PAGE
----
I drove a real BMW M2 on a virtual circuit and I survived

I drove a real BMW M2 on a virtual circuit and I survived

  • BMW’s “M Mixed Reality” puts the user in a real car in a real environment and allows them to drive on a digital circuit.
  • Wearing a virtual reality (VR) headset and driving a real BMW M2, I got to try out the brand’s mixed reality creation.
  • BMW launched M Mixed Reality earlier this year, and the technology has huge potential as a driver training device.

Driving a real car while wearing a virtual reality (VR) headset is almost always a bad idea. I say almost always because there is a point where not only is it okay, but it’s also a totally awesome (albeit surreal) experience. And I have the receipts – in the form of this video – to prove it.

The BMW version of The matrix

BMW calls its mind-blowing creation “M Mixed Reality”. It’s essentially a driving simulator, but instead of the typical stationary devices that display virtual race tracks and mimic real-world feedback, the mixed reality experience lets users drive on a race track virtual in a real car in a real environment. In this case, it’s the 2023 BMW M2 recently unveiled at the brand’s M Driving Academy in Maisach, Germany.

eric stafford driving a bmw m2 on a virtual circuit


Wearing the VR headset while driving could look like a scene from Sandra Bullock’s movie bird box, but I was not driving blind. The headset allowed me to see reality until the virtual part was mixed. I also had BMW M engineer Alexander Kuttner on the shotgun, providing instruction and advice. Luckily for Kuttner, he had a side brake in case things got out of hand.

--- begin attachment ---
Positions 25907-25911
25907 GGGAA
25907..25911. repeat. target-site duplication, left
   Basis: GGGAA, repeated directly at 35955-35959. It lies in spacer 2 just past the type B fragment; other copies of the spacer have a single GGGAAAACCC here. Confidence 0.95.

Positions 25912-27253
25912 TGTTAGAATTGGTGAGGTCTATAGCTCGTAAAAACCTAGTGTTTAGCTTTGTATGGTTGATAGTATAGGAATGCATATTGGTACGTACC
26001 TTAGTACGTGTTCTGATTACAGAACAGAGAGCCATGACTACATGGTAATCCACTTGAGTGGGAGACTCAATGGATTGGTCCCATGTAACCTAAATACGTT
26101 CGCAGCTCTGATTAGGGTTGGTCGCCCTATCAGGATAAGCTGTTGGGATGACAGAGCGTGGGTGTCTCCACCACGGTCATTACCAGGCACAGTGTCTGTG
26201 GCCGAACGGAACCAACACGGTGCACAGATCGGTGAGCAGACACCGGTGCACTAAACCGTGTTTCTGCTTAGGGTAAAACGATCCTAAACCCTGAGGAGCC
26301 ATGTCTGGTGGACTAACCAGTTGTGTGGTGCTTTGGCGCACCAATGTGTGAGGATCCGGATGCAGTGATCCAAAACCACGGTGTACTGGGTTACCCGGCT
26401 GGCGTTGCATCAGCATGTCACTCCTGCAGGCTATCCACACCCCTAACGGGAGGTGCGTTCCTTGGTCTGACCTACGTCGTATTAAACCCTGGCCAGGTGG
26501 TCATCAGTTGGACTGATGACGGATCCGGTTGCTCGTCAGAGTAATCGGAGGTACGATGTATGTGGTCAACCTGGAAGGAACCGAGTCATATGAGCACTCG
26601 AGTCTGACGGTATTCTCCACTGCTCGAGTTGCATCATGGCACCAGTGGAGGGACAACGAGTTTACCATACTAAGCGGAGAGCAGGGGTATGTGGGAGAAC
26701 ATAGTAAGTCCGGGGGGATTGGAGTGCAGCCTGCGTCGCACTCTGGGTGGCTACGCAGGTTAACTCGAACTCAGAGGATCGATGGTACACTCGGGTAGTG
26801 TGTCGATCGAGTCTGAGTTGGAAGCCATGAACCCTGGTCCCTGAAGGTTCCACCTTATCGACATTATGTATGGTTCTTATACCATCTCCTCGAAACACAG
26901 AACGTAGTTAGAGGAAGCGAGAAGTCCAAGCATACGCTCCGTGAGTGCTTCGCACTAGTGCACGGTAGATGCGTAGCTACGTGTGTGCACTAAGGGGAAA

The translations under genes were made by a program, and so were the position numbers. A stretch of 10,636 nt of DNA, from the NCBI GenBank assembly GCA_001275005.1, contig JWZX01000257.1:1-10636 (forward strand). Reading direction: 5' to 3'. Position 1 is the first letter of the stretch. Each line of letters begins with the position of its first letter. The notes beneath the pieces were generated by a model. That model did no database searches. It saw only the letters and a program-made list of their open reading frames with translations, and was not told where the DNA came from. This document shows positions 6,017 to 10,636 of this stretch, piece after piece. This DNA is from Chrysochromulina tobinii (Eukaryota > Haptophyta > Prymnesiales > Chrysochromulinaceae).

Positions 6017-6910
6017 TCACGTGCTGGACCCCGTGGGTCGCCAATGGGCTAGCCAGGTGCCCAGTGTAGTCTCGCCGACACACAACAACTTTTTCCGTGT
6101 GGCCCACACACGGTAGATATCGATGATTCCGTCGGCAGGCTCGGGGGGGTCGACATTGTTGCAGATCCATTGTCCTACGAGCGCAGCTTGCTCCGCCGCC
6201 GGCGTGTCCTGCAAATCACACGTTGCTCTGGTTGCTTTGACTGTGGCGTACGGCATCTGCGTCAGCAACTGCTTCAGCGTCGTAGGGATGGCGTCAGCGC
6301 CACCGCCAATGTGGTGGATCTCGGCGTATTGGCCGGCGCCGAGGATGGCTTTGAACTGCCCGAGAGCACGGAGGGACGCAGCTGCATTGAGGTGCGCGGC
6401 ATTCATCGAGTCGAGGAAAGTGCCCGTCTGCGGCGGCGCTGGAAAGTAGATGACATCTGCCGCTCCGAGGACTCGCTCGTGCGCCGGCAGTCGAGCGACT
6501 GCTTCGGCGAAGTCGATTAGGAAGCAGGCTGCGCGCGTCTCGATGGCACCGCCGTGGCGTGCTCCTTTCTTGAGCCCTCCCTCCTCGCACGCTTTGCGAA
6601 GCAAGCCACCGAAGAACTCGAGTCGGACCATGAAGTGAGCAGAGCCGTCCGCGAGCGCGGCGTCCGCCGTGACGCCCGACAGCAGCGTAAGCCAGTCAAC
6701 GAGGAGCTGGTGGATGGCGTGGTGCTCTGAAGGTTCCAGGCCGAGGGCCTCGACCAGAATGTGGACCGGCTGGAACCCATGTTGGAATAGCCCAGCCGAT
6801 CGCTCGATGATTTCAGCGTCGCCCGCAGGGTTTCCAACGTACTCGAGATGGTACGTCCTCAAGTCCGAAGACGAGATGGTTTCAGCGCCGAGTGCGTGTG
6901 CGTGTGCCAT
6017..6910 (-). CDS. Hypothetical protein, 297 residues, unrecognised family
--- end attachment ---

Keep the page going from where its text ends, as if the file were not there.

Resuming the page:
Virtual track, real car, real consequences

What admittedly seems like a debatable concept is actually super entertaining and widely accessible, as long as you’re like me and don’t suffer from motion sickness. Having spent countless hours playing racing video games and having previous experience in virtual reality also helped. Despite these advantages, it still took me a while to get my bearings. Never before have I found myself wearing a bulky VR headset while sitting behind the wheel of a real 453 horsepower car at the disposal of my right foot.

bmw m2 m mixed reality car


Once I was strapped into the safety harness of the M2’s driver’s seat and the VR headset strapped to my skull, Kuttner ordered me to follow a set of cones to a designated spot on the runway of the M2. former US military base that BMW now uses for its driving academy. The flat asphalt surface and open surroundings provided a perfect gated course, which is a necessity for this type of thing.

When I reached the loading area, Kuttner activated the mixed reality sequence, and like Neo in The matrix I was transported to a new type of reality where what I did in the virtual world had real consequences. However, I not only survived this experience, I thrived as soon as the virtual environment appeared before my eyes and a disembodied female voice began giving orders.

Mario Kart Meets Forza Motorsport